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Student Life

"We wanted to do more - which says something about us - because we just wanted to do whatever we can to help."

Ida Gnanou ’24 said just meeting expectations on their recent Alternative Spring Break (ASB) trip wasn’t enough for herself and her peers: they wanted to go above and beyond. Gnanou and her peers worked alongside Andre House of Arizona and the Society of St. Vincent de Paul to help support asylum seekers and people experiencing homelessness in Phoenix, Arizona, last month. Gnanou spent a lot of her time providing child care at a family-focused dining hall – one of many community campuses under the Society of St. Vincent de Paul’s umbrella. 

ASB is a standing Emmanuel tradition: a faith-based service trip that takes place during spring break through the College’s Center for Mission & Ministry. With graduation approaching quickly on the horizon, it was Gnanou and some of her fellow student leaders' last ASB – so they sought to make the most of it.

Like Gnanou, Tom Sullivan ’24 embarked on his third ASB trip in March, drawing upon his history in service that traces back to high school, where he “fell in love with it.” Sullivan said he feels called to service and wants to use his full capacity to help others. 

“I can’t encourage people enough to do this – because their impact makes a difference, even if they think it doesn’t,” said Sullivan. 

Even in the short time between year one to now, he said his perspective has shifted. Sullivan acknowledged the stigma that exists toward people experiencing homelessness, but explained that it requires meeting directly with people on a human level to truly provide service.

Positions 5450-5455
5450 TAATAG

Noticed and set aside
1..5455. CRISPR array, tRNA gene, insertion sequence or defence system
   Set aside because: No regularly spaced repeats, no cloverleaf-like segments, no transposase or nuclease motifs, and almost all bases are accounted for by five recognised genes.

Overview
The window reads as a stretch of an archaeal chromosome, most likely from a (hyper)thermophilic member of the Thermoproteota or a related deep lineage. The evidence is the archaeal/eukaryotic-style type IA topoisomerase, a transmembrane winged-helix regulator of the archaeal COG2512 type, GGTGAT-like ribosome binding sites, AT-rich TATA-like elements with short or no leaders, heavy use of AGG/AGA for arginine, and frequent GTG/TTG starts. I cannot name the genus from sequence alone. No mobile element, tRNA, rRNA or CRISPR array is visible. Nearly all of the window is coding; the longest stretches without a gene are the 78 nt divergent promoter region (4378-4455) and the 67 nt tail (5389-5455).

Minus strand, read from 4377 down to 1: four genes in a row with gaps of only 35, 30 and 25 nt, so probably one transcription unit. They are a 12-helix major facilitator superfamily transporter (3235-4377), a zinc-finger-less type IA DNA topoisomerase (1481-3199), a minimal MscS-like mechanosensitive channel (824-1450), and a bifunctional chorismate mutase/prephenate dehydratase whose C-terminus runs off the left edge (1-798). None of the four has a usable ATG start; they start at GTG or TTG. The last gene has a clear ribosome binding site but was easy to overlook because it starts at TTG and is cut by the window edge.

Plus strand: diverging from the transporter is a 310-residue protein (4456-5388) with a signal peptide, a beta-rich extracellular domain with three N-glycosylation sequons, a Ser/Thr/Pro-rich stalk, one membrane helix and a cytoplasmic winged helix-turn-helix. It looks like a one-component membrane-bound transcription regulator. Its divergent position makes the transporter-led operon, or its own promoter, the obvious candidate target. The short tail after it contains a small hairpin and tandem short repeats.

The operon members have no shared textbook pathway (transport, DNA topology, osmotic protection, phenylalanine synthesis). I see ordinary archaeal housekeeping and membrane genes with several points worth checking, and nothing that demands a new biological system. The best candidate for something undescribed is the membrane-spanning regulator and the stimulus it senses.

“Interacting with people is completely different than just seeing them. Everyone has a different story and you don’t know them until you hear that story,” said Sullivan. 

For Gnanou, her mother instilled a desire to always help people when she was growing up. Seeing both her parents, who immigrated from West Africa, always giving back to their community helped the habit stick, too, she said. “I think that’s where that [dedication to] service came from for me.” 

Cara Martin ’24 and Lanesha Joseph ’25, had an equally fulfilling ASB trip to San Juan, Puerto Rico. Whether it was restoring the beach for turtle nesting season or working on the farm or for the local orphanage, both students saw firsthand that service can come in a lot of different forms.

The farm opened a new viewpoint from which Joseph views food. She found herself comparing how easily she could access it at home to the amount of hard labor that went into nurturing and growing the food in San Juan.

They also worked alongside the nonprofit Chelonia, clearing trash from the beaches in preparation for sea turtle nesting season.

Joseph also said she appreciated the wisdom that graduating student leaders had to offer throughout the trip – and that she hopes to be able to take on that role herself next year.

“I hope to do the same, share what I know and encourage people to step outside of their comfort zone on these trips,” said Joseph.

Martin said she enjoyed the chance to not just serve the community in San Juan but to learn from it: “To truly serve, you must learn the needs of those you are serving. You can’t walk into someone else’s life and tell them what they need,” she said.

She said she’d recommend ASB to anyone at Emmanuel because of how unique it is to the college experience: “There’s no other experience I’ve had which has such positive impacts and creates such strong bonds.” 

All four student leaders will have surely experienced plenty they throughout their service journeys, whether it be past trips to Philadelphia and Houston, this year’s trips to Phoenix and San Juan, or right in the heart of Boston.